Becoming a National Board Certified Teacher (NBCT) can seem like an insurmountable task. It is a process that pushed me out of my comfort zone as I began to write and reflect on my teaching practice. I quickly learned I need to allow myself to be “teachable” to be successful through the process.
An important step I took in reaching out to others was to join my district cohort. Here, I met people going through the same process. We were fortunate to have many excellent NBCT’s leading our cohort, including Bobbie Faulkner and Susan Leonard. Faulkner is one of the most knowledgeable people I encountered in the National Board assessment, having written several books for candidates seeking advice. I read them, asked her questions, and invited her to read portions of my components. Why not, I thought, learn from and grow with the generous help of this incredibly knowledgeable person?
“Coaching Saturdays” hosted by the Arizona K12 Center allowed me to gain more insight. While at times this was uncomfortable and even intimidating, I knew it was important. I needed to embrace constructive criticism. Instead of fearing that asking questions would make me look weak, I allowed myself to be vulnerable and teachable.
To improve, I knew I had to have an open-mind. Being teachable is a characteristic as important in adults as it is in children. I teach my students that there is always room for improvement. I point out that even the best athletes in the world can improve each day, if they allow themselves to be teachable. Author Israelmore Ayivor once said, “Just be silent, humble and teachable. If you ever think you know it all, that is the beginning of your troubles.” To succeed in the NBCT process and in teaching my students, I needed to be teachable and to model this trait for my students.
Being teachable has not only supported me in achieving National Board Certification, it has informed my practice in a positive way. After reflecting objectively on my practice and taking time to observe quality teachers, I discovered there was more I could be doing to impact my students. I have since adopted a growth-mindset and realized that asking for help would allow me to learn more and increase my likelihood of success. My learning would, in turn, ultimately benefit my students.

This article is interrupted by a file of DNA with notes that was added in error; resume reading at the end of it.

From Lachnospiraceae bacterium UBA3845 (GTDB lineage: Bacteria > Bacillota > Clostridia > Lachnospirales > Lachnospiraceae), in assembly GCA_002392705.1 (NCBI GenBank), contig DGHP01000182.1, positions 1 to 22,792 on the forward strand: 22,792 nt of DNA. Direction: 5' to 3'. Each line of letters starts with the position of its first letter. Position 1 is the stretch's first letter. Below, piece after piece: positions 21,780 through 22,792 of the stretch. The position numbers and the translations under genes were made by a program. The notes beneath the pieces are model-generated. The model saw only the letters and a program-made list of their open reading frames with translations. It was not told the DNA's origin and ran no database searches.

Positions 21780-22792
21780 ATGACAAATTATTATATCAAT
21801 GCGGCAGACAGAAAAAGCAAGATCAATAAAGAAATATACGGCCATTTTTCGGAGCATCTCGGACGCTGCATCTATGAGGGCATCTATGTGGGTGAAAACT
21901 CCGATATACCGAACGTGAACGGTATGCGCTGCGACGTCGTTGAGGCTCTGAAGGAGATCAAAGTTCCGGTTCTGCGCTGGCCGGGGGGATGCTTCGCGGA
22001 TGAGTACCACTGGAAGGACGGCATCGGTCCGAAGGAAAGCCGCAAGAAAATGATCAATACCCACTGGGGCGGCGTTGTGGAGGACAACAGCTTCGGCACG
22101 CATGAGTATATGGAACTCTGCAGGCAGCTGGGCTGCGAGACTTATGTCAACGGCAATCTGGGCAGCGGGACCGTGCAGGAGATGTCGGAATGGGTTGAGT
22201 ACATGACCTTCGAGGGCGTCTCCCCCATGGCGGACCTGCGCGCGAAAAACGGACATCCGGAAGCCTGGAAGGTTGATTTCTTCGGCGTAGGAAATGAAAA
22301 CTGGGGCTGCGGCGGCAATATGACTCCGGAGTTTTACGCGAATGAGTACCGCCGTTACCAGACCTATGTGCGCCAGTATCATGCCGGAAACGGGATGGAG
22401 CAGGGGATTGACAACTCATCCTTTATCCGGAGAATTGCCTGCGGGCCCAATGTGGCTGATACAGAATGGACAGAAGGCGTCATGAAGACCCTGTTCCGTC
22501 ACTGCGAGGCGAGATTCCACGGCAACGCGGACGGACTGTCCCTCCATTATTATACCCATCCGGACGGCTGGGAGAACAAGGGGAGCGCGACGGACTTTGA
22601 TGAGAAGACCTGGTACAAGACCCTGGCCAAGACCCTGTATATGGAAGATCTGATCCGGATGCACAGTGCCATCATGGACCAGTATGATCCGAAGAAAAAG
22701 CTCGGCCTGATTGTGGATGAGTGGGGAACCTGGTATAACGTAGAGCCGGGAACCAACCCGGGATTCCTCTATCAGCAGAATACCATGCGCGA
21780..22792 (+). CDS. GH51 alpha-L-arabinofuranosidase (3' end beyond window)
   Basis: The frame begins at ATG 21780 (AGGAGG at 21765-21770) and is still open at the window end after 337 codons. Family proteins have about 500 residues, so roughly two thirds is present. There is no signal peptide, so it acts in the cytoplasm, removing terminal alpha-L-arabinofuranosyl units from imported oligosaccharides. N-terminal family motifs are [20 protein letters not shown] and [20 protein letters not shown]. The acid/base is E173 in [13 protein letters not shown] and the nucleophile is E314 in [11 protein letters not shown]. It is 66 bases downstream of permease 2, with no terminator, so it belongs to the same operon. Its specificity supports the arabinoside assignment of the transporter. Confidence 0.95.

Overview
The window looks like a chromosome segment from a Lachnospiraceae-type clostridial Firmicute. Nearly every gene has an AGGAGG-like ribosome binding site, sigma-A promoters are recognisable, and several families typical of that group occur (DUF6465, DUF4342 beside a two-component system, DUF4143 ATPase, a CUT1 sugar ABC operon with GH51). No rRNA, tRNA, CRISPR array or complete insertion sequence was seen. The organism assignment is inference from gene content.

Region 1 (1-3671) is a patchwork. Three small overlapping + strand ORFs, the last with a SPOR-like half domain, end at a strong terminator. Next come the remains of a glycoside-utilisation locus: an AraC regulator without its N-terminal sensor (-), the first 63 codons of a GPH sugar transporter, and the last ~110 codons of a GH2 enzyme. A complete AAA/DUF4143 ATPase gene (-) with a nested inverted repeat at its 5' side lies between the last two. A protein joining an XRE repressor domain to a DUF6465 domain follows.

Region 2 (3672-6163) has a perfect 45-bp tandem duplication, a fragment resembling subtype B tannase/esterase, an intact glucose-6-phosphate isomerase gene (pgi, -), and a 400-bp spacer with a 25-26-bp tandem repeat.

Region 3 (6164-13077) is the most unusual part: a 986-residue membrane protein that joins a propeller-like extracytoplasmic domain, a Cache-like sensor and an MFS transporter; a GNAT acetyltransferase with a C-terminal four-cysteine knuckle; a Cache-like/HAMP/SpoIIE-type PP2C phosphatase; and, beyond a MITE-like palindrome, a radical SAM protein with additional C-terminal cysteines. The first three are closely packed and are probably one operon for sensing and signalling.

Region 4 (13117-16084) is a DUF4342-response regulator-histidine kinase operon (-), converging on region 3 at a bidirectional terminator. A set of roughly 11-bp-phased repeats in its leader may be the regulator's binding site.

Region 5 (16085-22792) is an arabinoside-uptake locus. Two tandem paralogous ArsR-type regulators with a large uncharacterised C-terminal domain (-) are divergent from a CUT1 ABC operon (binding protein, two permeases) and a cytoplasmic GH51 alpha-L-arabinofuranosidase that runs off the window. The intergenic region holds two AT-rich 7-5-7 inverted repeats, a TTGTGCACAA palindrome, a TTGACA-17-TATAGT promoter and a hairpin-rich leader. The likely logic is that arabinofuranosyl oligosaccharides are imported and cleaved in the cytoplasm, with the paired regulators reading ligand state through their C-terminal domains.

Using a growth mindset has not only improved my teaching practice, it has helped me recognize the value in collaboration. I am a member of several groups that meet on Twitter regularly to discuss ways to improve our PE programs. The creative ideas I’ve learned have helped re-shape my teaching. When I was a child going to PE, I remember doing the same activities over and over again. By having an open-mind and seeking guidance from respected PE teachers, I know my students will never think that. By getting out of my comfort zone, seeking support, and allowing myself to be taught, I not only became a National Board Certified Teacher, but was recently honored as Arizona’s 2018 Elementary PE Teacher of the Year.
Legendary University of Kentucky basketball coach Rick Pitino tells the story of a star player who told him that the practices and training sessions were too hard and that basketball was no longer fun. The player was thinking of quitting. Instead of comforting him, Pitino was direct. He told the player that the training and conditioning weren’t supposed to be fun. “The fun comes when you run out on the court in front of the greatest college basketball fans in the world.”
That is the reason for taking the time and doing the work to complete the NBCT process. You get to take the learning and share it with your students. The fun comes when you see their faces light up when they grasp a new concept. Then you remember, this is why I worked so hard. This is why I reached out to so many for help. I get to teach and coach the greatest group of kids in the world.
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